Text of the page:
Home Research “Here Be Dragons”: Exploring the Terrain of Professional Coaching Research

“Here Be Dragons”: Exploring the Terrain of Professional Coaching Research

7 min read

William Carrier and William Bergquist

Table of Contents

Lew Stern Interview: Research on Professional Coaching [Bill Carrier]

The Coaching Research Agenda: Pitfalls, Potheads and Potentials [William Bergquist]

The Coaching Impact Study [Cambria Consulting]

Sherpa: 2014 Executive Coaching Survey Report [Sherpa Coaching]

Research on Coaching: A 2005 Retrospective [Bush and Lazar: IJCO]

The Marketing of Professional Coaching: An Eleven Year Perspective [Lazar and Bergquist]

The Bookshelf: Bibliography of Coaching Research [Stern]

There’s a lot of territory left to explore and even more for us to finish mapping.

When the New World was explored and settled, a host of nations and peoples found different things—forests, lagoons, deserts, wintry northlands, sunny southern climes, flatlands and microclimates (not that they called them microclimates back then).  Many times settlers wouldn’t range far and, even for explorers who never stopped, it could take decades to travel a region well.   They’d share their discoveries and document them, mapping the New World much as the Old World had been charted.  Where once, “Here Be dragons” was written, slowly but surely, the edge of what was known was extended.

Much as early explorers and cartographers, many of our coaching colleagues are in the process of redefining the boundaries of coaching.  We’ve been sailing from an old world of Personnel—where “here be dragons,” might have included the dangers of anything actually personal showing up at work—to a new world of self- and organizational leadership, integrated and with integrity.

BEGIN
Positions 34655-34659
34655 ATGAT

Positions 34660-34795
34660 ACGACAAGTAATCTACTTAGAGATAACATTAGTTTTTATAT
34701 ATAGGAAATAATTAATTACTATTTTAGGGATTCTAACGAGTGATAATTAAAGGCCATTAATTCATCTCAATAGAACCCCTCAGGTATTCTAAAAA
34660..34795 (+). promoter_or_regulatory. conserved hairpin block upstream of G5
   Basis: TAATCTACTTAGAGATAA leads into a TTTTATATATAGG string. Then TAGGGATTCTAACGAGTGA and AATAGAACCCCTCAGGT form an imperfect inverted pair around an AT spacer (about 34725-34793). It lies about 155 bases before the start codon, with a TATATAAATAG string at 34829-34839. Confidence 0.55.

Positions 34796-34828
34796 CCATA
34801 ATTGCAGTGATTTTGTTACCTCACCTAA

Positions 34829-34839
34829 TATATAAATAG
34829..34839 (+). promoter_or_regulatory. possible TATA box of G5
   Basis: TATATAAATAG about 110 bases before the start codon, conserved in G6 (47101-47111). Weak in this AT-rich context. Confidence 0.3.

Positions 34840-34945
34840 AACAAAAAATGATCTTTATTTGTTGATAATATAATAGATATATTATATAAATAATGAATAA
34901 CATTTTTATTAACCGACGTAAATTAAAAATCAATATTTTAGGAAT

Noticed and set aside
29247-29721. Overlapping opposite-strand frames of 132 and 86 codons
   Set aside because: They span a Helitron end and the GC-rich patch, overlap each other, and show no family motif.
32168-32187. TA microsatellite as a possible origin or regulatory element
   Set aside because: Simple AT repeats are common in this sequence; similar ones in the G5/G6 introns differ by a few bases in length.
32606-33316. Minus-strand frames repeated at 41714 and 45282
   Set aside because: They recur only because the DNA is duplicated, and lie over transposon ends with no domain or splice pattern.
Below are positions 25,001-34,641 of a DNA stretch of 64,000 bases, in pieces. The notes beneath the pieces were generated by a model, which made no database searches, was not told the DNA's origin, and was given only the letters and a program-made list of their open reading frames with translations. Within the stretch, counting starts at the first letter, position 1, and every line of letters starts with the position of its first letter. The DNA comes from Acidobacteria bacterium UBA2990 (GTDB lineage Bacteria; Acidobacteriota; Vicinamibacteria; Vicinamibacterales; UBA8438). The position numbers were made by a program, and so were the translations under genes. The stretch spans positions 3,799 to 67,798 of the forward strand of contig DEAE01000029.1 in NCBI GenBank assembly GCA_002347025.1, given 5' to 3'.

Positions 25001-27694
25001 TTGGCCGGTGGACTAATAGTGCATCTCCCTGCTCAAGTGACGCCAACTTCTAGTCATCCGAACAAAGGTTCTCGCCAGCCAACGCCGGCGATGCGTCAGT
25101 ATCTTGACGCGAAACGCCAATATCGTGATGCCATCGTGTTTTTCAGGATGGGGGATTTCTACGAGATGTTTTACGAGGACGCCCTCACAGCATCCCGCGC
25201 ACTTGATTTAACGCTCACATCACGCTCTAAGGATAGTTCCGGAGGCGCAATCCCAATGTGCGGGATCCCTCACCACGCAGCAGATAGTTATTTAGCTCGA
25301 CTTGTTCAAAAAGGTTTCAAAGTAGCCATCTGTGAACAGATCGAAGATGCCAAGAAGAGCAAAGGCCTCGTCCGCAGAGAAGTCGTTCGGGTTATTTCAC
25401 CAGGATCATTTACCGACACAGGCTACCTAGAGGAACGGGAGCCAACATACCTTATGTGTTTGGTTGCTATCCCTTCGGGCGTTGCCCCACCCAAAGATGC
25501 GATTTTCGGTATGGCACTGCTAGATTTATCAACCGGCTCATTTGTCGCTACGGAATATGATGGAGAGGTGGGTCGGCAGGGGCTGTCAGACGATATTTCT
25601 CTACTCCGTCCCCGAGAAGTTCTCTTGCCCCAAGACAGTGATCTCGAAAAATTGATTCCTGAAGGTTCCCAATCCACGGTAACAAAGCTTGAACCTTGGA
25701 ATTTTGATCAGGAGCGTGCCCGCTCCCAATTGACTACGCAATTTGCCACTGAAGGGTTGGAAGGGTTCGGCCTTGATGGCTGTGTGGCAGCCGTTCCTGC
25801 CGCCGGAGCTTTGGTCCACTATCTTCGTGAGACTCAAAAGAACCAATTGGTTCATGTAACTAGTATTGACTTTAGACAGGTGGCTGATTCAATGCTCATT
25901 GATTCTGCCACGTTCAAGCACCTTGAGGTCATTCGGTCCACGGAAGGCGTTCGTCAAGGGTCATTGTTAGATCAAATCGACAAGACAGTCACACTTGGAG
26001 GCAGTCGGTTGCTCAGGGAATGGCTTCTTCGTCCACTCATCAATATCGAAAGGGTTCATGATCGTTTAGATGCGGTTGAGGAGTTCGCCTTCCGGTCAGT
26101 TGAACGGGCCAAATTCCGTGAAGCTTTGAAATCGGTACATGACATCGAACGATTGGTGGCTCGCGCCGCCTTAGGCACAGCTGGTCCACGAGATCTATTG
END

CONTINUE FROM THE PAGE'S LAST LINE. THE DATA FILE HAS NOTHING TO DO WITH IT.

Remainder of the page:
As individual coaches, we learn well what works for us—we settle our certain tracts and explore the regions nearby—but there are only so many clients we can see in a day, a year, a decade; there are only so many opportunities and problems and solutions we can discover, explore and document with our clients.  We build our own maps of what works and for whom through personal experiences.  Many of us learn the area in which we work so well that we become guides for other.  In some cases, we share our understanding and, collectively, it creates a clearer picture of the place our profession has settled.

We have so many pioneers and singular settlers, however, and so many people who are busy building forts and tilling souls, that our documentation remains vastly incomplete.  The terrain of our work from our collective perspective remains largely unknown…and so we remain uncertain:  are there still dragons out there?

We write in this and our next issue of our common effort in the cartography of coaching:  the research which underpins the workings of our efforts and highlights the performance of our profession.  In this first of two issues on the systematic effort to document coaching, we’ll address research in and about coaching both historically and conceptually—we’ll cover the terrain rather broadly.  In the second issue, we’ll dive deeper into certain subjects and look into the future of professional coaching research.

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